I tend to be one of those people who accumulates vast amounts of clutter on my desk, in my room, and in my life, and then every couple of months has a big cleanout, vowing to maintain the new uncluttered state, but the cycle just begins again (I blame the laws of thermodynamics). In an effort to break that cycle I've recently started paying some attention to David Allen's Getting Things Done approach.

I haven't read his books (part of my clutter is a large number of unread books; his book was among them for a while until it went back to the library), but there is enough info on the web to get the idea. There is also a good description in the wonderful book 'Micro-ISV: from Dream to Reality' by Bob Walsh. One of the first things I did was look for software that I could use to start implementing the GTD approach. The two main contenders seemed to be Bob Walsh's own Masterlist Professional, which is very reasonably priced at \$25, and a Ukrainian product called MyLife Organized, which costs \$60. I downloaded both and tried using them.

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This is s-o-o-o true!

Check out this spoof video about if Microsoft designed the iPod packaging.

It is very funny, particularly as it is so spot on! Probably because it comes from Microsoft marketing people.  Even though I personally wouldn't buy an iPod (I have an 8Gb Zen Micro, and can't wait for the 12Gb version - I want small on the outside but big on the inside).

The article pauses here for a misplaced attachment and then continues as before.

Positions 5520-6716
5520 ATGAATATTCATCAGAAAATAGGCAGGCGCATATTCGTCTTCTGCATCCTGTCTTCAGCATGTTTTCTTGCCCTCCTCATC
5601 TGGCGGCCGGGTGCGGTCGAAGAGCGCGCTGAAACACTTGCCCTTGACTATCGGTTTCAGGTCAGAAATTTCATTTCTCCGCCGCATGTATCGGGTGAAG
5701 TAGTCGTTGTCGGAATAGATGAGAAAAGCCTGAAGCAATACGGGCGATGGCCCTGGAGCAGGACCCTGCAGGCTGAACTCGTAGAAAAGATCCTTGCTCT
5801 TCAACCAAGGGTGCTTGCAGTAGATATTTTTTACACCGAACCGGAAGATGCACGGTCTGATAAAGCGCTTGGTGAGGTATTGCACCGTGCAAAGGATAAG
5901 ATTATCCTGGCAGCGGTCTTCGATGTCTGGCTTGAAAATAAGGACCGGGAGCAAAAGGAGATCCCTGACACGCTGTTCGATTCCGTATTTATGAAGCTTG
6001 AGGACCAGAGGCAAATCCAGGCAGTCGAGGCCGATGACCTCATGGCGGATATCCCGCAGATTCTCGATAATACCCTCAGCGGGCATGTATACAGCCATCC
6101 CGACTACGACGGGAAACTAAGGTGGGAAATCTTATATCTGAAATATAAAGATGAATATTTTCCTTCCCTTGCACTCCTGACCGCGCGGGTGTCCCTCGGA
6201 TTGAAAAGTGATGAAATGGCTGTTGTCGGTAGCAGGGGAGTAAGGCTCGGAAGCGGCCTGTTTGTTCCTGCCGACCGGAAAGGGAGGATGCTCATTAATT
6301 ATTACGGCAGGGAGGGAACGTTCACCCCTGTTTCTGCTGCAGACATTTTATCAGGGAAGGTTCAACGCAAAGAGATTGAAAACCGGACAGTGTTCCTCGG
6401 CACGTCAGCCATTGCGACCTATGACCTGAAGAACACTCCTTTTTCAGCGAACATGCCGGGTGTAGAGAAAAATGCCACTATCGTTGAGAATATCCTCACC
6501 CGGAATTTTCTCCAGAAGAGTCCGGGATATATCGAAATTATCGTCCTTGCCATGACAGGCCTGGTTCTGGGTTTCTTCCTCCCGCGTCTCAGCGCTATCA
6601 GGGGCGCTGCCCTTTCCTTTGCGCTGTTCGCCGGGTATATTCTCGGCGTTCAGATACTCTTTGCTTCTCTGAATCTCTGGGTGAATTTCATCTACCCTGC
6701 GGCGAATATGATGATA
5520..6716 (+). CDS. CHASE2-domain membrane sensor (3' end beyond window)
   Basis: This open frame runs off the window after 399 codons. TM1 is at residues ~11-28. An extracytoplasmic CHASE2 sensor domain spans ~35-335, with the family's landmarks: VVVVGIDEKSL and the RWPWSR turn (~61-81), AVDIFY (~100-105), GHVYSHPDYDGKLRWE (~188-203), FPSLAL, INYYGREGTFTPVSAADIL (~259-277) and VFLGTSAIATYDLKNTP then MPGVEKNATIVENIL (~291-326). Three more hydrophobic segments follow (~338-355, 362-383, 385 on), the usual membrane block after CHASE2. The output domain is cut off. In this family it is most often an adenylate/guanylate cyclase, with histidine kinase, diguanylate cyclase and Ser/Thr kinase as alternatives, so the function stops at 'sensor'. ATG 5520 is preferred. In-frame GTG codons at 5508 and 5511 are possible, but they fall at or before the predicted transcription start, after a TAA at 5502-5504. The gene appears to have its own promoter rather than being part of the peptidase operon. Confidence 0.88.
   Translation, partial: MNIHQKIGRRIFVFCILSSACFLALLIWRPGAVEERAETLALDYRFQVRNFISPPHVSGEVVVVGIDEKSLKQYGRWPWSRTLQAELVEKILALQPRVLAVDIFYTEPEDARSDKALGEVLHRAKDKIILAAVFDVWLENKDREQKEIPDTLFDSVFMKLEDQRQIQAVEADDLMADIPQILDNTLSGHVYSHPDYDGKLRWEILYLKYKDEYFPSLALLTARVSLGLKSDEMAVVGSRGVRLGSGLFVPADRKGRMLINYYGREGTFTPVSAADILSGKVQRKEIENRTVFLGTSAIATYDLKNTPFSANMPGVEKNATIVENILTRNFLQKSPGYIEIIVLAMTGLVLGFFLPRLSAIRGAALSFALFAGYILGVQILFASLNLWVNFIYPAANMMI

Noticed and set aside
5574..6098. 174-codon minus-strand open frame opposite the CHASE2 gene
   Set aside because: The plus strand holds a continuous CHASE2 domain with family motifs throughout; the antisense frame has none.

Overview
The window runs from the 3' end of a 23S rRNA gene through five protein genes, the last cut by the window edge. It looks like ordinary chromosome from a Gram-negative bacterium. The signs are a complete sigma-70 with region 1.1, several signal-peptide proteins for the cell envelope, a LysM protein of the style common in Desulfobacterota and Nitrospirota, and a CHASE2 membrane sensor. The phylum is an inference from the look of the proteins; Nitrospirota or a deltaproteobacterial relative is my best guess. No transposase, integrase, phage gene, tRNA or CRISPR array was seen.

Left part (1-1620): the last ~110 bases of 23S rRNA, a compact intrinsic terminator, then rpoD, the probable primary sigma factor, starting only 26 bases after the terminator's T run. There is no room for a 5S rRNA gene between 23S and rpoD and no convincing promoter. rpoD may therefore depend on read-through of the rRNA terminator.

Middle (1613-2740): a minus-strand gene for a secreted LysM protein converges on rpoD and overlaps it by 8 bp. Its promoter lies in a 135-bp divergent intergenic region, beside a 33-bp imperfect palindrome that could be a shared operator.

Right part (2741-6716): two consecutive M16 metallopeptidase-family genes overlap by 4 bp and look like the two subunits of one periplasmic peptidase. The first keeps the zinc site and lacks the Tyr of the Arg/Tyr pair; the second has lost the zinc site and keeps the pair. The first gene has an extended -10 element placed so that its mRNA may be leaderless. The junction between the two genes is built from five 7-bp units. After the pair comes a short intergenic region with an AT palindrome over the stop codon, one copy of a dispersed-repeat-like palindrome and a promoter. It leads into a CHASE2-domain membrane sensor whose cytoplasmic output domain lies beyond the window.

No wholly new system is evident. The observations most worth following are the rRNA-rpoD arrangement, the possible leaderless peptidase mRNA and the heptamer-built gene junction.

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Digital Reflection

I've been going through old CD-R discs of mine with a view to reburning them on DVD-R to safe some space and generally clean them up. It's amazing what I'm finding - things that I had totally forgotten having written. For example, I found a SNMPv1/v2 MIB compiler and browser that I wrote back in 1995. Until I saw it I had no recollection that I even did that! After some reflection it all came back. In May 1995 I started Open Mind Solutions with two friends from university days. Our plan was to do work for hire to finance the development of a software product. At that stage I had quite a bit of experience with SNMP, having recently implemented RMON while working for Mosaic Software. It seemed that there was a lack of good network management software, and what was available was hugely expensive (HP OpenView pretty much had the market). We felt that we could build a worthy competitor to OpenView based on FreeBSD.